Monday, June 10, 2013
Deoxyribonucleic acid …. Most of us can’t even say that let alone try to understand even the basics, but we do know that DNA is the molecule that encodes the genetic instructions used in the development and functioning of all known living organisms, and, according to Wikipedia, and many viruses. Along with RNA and proteins, DNA is one of the three major macromolecules essential for all known forms of life. End of game – but wait, now there’s more, and while most of us will never go there, you still never know...
Association for Molecular Pathology v. Myriad Genetics is a patent law case that’s made it all the way to the U.S. Supreme Court. Justices heard oral arguments back on April 15th.; we’re passing it along as an offset to illustrate the breadth of DNA testing & research.
“It is a natural human trait, “Lyle Denniston at ScotusBlog wrote in recapping those arguments “— of judges, too — when one doesn’t quite grasp a very complex idea, to reach for something commonplace for comparison. For the nine Justices of the Supreme Court, imperfectly versed in biochemistry, it was most useful to talk about how a baseball bat gets created, and how the sap of a plant in a forest in the Amazon might be analyzed for its powers to cure human disease. But those very analogies strongly suggested that an inventor probably cannot get a patent for taking something out of the human body, and manipulating it without changing its nature.”
“Biotechnology innovators have secured thousands of U.S. patents on genes for some 30 years, defining the legal rights to medical and agricultural products worth hundreds of billions of dollars,” Greg Stohr and Susan Decker Bloomberg, also at ScotusBlog, wrote the day before. “Now the U.S. Supreme Court is considering whether that was all a big mistake with the debate on whether human genes can be patented, and hearing arguments from doctors, patients and scientists who say patents are stifling clinical testing and research.”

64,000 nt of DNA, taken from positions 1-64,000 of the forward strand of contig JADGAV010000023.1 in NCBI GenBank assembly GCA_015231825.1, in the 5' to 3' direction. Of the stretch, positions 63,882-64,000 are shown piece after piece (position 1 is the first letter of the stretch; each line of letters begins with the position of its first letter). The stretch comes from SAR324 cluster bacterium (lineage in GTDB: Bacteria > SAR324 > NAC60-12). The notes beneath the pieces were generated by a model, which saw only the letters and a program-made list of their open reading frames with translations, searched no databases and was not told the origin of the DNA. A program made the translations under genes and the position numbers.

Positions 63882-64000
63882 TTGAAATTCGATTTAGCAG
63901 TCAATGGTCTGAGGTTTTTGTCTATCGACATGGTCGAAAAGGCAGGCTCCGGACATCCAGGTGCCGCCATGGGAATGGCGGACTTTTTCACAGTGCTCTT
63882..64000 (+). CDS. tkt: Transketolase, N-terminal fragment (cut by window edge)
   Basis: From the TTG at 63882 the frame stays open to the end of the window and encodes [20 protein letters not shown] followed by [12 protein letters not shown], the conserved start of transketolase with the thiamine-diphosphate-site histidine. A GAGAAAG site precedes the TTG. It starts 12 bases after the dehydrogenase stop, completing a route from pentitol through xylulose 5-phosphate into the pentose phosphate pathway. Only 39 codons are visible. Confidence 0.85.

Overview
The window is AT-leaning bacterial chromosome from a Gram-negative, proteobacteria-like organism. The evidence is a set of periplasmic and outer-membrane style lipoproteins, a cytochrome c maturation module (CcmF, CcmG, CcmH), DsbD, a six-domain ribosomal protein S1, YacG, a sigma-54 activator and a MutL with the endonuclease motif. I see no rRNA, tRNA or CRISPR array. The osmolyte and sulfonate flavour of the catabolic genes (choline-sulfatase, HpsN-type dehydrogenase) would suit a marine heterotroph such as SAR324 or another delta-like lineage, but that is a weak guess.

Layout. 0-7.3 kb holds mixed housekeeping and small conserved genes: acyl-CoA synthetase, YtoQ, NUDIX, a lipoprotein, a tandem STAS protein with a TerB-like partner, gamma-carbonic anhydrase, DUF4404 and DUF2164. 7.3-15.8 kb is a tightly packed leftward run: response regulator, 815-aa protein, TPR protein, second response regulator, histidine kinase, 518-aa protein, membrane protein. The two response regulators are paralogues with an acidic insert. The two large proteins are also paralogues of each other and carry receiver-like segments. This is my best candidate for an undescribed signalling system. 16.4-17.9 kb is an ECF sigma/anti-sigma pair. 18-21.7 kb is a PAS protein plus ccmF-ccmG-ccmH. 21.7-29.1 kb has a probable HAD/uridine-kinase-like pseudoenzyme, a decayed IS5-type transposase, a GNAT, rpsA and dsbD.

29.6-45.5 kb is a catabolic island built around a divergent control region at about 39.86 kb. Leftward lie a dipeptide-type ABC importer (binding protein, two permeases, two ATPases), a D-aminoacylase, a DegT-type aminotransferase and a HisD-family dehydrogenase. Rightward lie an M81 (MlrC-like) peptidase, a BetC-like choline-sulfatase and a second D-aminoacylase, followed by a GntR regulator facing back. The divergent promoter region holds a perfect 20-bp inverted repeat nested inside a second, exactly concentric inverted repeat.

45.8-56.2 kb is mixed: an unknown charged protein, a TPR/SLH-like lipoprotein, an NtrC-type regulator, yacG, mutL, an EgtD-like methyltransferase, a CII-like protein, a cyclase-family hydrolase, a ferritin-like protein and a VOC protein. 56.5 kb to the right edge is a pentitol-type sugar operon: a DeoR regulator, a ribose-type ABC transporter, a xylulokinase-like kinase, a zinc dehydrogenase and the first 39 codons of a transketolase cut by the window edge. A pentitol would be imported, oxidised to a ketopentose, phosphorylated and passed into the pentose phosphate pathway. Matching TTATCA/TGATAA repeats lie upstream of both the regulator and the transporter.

Myriad Genetics Inc.’s patents on genes linked to breast and ovarian cancer are what’s being challenged, Stohr and Bloomberg’s article continues, saying “a decision against gene patenting would ripple across a host of industries — including biotechnology, agriculture, industrial microbiology and pharmaceuticals., the case having implications for the growing field of personalized medicine and efforts to map the human brain and discover new uses for embryonic stem cells, and potentially barring patents on discoveries outside the DNA context.”
They quote Robert Cook-Deegan, a public-policy professor at Duke University and its Institute for Genome Sciences and Policy. As saying “the intellectual framework that comes out of this decision could have an impact on other patents, and affect agricultural biotechnology, environmental biotechnology, green-tech, the use of organisms to produce alternative fuels and other applications.”
One perhaps illustration of these possibilities might be the Court’s recent, May 13th., Bowman v. Monsanto Co., 11-796 case in which an Indiana farmer was sued for patent infringement when he saved and replanted seed genetically engineered by Monsanto and sold subject to a licensing agreement that permits farmers to plant the purchased seed in one, and only one, growing season. Growers may consume or sell the resulting crops, but may not save any of the harvested soybeans for replanting. While the farmer had the defense of patent exhaustion, which gives the purchaser of a patented article, or any subsequent owner, the right to use or resell that article, the courts consistently disagreed.
Federal Circuit Court's decision
Petition for a writ of certiorari
Brief of respondents Myriad Genetics, Inc., et al. in opposition